Ohio Street Beach

A small beach in Olive Park located just north of Ohio Street (400N)[7] east of Lake Shore Drive. It faces north, rather than the usual east, because it formed on its own in a bay created by the Jardine Water Purification Plant which juts out into the Lake.

12th Street Beach

The 12th Street Beach is just south of the Adler Planetarium on Northerly Island (formerly the site of Meigs Field). The beach runs from about 1300 S to about 1450 S, but was named 12th Street Beach rather than (unlucky) 13th Street Beach. When 12th Street was renamed Roosevelt Road the beach retained its name, but now is sometimes called 14th Street Beach. There is also open water swimming that is great for triathletes or avid open water swimmers. This beach is relatively new and almost hidden. Its very easy to get to. Just park the planetarium and walk 100 meters. The beach has bathrooms and consession stands.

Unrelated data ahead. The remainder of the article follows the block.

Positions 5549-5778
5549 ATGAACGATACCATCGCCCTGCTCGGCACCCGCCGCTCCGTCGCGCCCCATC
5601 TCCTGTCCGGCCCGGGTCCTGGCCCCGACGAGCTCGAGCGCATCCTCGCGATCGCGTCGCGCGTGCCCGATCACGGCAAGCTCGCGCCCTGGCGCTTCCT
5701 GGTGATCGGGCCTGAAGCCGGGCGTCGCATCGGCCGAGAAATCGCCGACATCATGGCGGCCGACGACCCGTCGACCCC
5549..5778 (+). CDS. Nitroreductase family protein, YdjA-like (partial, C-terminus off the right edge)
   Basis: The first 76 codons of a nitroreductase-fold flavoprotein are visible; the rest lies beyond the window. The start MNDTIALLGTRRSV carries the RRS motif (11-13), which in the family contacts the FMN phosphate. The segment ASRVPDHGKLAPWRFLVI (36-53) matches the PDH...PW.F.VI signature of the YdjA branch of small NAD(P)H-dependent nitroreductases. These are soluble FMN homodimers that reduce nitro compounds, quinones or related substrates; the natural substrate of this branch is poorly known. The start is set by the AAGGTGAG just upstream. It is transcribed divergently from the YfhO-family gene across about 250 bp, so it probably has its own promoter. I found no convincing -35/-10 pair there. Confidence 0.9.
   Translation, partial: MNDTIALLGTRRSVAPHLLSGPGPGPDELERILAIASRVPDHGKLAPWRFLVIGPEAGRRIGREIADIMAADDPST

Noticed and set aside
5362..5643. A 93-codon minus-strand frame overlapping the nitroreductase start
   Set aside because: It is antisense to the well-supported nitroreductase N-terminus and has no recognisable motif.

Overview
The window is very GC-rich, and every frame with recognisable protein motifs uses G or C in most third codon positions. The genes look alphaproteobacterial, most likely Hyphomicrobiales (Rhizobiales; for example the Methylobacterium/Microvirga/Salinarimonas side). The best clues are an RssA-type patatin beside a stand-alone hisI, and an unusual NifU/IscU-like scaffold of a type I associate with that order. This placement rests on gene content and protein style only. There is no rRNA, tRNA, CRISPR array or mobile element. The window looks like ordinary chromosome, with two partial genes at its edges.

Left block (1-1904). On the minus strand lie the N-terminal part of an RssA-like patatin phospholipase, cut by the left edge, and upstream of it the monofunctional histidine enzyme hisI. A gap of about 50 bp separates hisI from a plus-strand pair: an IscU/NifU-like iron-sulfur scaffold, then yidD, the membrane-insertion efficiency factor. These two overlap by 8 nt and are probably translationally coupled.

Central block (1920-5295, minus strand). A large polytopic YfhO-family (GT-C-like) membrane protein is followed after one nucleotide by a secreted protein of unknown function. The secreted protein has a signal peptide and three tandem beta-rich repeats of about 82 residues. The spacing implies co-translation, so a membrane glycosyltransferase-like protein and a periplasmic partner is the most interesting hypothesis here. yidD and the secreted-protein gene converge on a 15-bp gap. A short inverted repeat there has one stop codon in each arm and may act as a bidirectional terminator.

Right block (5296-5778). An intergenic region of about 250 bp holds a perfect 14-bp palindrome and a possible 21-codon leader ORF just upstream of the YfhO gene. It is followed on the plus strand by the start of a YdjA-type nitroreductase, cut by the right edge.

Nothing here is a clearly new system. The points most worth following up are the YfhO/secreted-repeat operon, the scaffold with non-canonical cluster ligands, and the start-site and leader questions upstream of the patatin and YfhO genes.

25th/26th Street Beaches

No longer extant, of the Chicago Race Riot of 1919.

31st Street Beach

The 31st Street Beach is located in Burnham Park. The beach is host every year to the Junior Lifeguard Chicago Area Tug-o-War. Lifeguards here cover most of the area from the beach north to McCormick Place.

49th Street Beach

49th Street Beach is a small stone beach in Burnham Park. It is not guarded, so swimming is not allowed.

57th Street Beach

The 57th Street Beach is in the city's Hyde Park neighborhood, across Lake Shore Drive from the Museum of Science and Industry. Recent renovations have made it easier to access with two large underpasses at the intersection of 57th Street and Lake Shore Drive. 57th Street Beach provides an area of deep swimming south of Promontory Point.

63rd Street Beach